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To Transport Canada, even books are suspect

Canadians have followed the US lead on all things security, but do they know when to say when?

Police officers patrol on T3 motion vehicles at Trudeau International Airport in Montreal, Jan. 5, 2010. Dozens of body scanners are to be installed in Canadian airports to comply with new U.S. security protocols. (Christinne Muschi/Reuters)

TORONTO, Canada — Only the clueless would have been surprised by the Canadian government’s decision last week to introduce full body security scanners at major airports.

Successive Liberal and Conservative governments have been kowtowing to U.S. fear and insecurity since the Al Qaeda attacks of 9/11, keen to ease American delusions that Canada is soft on terror.

So, when the U.S. opted for full body scanners, Ottawa was quick to fall in line, despite concerns about invasion of privacy. If the Obama administration had opted for colonoscopies, it’s a good bet the Canadian government would have gone for those, too.

To be fair, Prime Minister Stephen Harper’s government is still mulling over the U.S. decision to target passengers from 13 largely Muslim countries, plus Cuba, for enhanced searches. Canada is, in reality and by law, a multicultural nation. That makes profiling politically and legally problematic. Besides, if need be, it can be done without official pronouncements.

If this hesitation fuels American concerns, rest assured that Ottawa is anything but weak at the knees. In fact, it has opened the door to books being prohibited as part of carry on luggage.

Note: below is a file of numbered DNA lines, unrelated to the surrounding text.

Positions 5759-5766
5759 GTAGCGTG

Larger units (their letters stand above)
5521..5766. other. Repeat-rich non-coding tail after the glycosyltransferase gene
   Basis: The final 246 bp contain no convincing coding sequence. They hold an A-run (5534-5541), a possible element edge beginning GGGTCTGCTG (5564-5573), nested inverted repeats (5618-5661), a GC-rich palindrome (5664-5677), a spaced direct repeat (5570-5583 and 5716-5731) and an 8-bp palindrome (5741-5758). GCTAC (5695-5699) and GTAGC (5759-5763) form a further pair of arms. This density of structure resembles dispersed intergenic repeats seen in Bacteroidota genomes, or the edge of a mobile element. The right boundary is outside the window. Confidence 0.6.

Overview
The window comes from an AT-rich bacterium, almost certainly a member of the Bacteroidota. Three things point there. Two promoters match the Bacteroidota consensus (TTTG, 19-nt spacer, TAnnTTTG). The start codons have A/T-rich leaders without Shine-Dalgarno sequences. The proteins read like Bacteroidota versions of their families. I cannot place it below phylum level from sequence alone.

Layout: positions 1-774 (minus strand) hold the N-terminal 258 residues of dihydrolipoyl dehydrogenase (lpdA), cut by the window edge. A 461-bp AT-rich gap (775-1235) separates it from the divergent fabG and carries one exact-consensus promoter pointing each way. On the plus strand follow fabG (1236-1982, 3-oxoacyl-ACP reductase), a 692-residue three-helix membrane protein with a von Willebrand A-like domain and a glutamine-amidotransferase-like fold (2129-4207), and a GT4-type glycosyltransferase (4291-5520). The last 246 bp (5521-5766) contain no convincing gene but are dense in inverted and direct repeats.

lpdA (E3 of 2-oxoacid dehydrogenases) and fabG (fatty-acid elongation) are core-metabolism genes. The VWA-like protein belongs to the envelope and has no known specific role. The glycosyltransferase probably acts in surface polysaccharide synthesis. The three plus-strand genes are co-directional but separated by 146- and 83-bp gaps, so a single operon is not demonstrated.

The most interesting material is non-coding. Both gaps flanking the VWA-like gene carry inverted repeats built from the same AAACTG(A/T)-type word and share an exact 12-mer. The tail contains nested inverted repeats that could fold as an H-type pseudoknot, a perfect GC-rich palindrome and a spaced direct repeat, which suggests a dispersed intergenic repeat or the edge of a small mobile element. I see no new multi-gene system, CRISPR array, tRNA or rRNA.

After the underwear bomber’s botched attempt to down an American passenger plane on Christmas Day, the government department responsible for aviation, Transport Canada, issued a list of 13 items passengers on U.S.-bound flights could bring on planes. Books were not on the list.

People noticed and complained. A government official was reassuring: Of course books would be allowed, he said. But when an updated list came out last week, it included medication, laptops, crutches, cameras and coats — but still no books. A Transport Canada official said security screeners would use “common sense” to decide whether passengers would be allowed to bring on items not on the list.

Books now seem subject to the discretion of security officials. We can imagine the questioning: “War and Peace? Hmm, the title sounds fishy. And it’s thick as a brick; it could take out several passengers — not on this plane, lady. The Catcher in the Rye? Isn’t that the one that’s been creating homegrown rebels for decades? Forget about it.”

It was clear from the start that the Christmas Day near-tragedy was a stunning intelligence failure: A young man on a U.S. security watch list pays cash for a plane ticket in Nigeria and travels to Detroit, via Amsterdam, with an underwear bomb and no checked luggage — after his father warned U.S. embassy officials of his strange behavior.

Yet airlines and passengers paid the price: Hundreds of thousands suffered through gridlock and canceled flights as airports tightened already tight security with pat downs and meticulous searches. The terrorists could not have expected more chaos and panic if their plan had succeeded.